I don't really understand how poop is even an issue in this discussion. The only way to ensure that poop is not left in parks or on fields is to restrict dogs to their personal yards or in dog parks only. No walks in neighborhoods, no walks in parks, etc. The leash issue had nothing to do with the poop issue.

To the person equating dogs with two year-olds not needing to run around the mall? I feel sorry for your kids.

Posted by P.A. Native
a resident of Mountain View
on Nov 19, 2009 at 11:26 am

Wow, I can't believe that after picking up after my dog all these years I haven't caught E. coli yet. It'll probably happen to me real soon then. Thanks for the info, I wasn't scared before, now I'm scared soemthingless.

Posted by It's not the dog, it's the owner
a resident of Another Palo Alto neighborhood
on Nov 19, 2009 at 1:56 pm

P.A. Native,

E-coli gets into a person's system when they don't know they have it on them (ie a child who puts his hand on the grass where feces was and then grabs his sandwich and eats it). If you are picking up your dog's feces with a bag, then you will not catch e-coli.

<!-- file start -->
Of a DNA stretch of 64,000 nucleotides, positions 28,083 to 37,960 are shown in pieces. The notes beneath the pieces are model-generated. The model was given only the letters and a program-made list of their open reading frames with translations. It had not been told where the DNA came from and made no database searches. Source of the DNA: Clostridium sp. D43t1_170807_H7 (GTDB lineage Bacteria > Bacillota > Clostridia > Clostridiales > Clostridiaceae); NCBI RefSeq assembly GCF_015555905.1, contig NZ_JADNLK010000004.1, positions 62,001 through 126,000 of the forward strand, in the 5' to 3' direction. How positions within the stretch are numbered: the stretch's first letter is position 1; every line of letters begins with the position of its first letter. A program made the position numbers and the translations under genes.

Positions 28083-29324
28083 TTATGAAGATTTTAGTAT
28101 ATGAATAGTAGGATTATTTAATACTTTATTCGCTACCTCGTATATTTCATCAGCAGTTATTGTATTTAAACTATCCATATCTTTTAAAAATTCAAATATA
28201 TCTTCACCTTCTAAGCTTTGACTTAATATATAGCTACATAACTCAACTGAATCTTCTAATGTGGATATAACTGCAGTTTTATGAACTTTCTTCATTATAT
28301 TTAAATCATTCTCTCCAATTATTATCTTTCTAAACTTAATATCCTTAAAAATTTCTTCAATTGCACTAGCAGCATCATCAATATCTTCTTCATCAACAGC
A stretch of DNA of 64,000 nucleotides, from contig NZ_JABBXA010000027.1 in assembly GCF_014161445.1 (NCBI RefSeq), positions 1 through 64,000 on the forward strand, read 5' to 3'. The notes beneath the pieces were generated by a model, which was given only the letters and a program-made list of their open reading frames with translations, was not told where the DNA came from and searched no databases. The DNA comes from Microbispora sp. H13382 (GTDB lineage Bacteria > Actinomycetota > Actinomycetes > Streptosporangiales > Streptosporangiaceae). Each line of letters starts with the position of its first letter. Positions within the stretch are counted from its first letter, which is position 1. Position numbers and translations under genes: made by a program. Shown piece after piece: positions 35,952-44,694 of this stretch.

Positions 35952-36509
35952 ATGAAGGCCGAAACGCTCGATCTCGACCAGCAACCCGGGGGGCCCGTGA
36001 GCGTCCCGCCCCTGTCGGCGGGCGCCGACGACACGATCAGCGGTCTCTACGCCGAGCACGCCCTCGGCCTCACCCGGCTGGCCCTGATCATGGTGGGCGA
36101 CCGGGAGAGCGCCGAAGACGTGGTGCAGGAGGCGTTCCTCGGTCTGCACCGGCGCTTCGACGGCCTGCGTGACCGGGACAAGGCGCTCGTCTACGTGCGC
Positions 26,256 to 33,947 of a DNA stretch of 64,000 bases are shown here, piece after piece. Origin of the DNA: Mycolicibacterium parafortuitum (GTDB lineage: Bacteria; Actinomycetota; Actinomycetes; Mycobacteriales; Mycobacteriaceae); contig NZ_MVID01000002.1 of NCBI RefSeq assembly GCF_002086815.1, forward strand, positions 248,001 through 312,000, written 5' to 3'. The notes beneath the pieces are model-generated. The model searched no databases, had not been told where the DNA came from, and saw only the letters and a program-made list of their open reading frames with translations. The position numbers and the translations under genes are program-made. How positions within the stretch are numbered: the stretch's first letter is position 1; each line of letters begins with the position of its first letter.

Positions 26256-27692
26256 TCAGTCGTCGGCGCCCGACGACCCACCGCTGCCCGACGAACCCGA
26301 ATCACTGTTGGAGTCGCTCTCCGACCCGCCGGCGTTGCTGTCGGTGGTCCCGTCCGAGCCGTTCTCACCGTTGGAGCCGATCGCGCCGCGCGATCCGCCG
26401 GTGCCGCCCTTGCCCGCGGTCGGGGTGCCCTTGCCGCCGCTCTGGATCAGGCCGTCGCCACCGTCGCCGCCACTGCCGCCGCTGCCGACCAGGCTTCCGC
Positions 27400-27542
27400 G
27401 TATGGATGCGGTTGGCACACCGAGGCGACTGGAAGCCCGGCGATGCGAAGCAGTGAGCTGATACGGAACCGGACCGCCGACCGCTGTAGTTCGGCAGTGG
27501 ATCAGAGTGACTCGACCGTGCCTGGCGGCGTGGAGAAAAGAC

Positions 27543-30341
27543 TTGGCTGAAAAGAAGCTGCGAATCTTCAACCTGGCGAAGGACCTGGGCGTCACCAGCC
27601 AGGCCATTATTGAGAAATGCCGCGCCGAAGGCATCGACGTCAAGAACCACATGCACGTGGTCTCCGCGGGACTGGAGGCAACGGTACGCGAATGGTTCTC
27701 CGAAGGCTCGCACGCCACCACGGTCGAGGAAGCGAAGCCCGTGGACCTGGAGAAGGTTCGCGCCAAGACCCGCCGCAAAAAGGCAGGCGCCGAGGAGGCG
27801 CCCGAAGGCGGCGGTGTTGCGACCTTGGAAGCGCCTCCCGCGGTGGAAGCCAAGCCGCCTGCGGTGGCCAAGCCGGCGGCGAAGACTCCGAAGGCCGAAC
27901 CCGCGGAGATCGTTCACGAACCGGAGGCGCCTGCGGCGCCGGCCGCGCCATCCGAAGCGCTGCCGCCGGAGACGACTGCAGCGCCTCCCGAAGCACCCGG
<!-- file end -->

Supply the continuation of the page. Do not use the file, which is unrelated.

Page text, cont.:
Posted by It's not the dog, it's the owner
a resident of Another Palo Alto neighborhood
on Nov 26, 2009 at 1:27 am

Why do dog owners use scoopers or bags to pick up the poop? Why not use bare hands if it is not dangerous to touch? You can pick up the poop, but a child can be rolling on the grass soon afterwards.

As I dropped off my kinder to Duveneck Elementary School this week, I witnessed a huge dog pooping on the kindergarten grass next to their playground. Sure, the owner picked up the poop, but what about the children who fall on the lawn from playing tag or from sitting down to rest? The dog owners who think it's no big deal should start stepping on the grass after picking up the poop so the residue can stick to their shoes instead of on others. I doubt they would ever do this.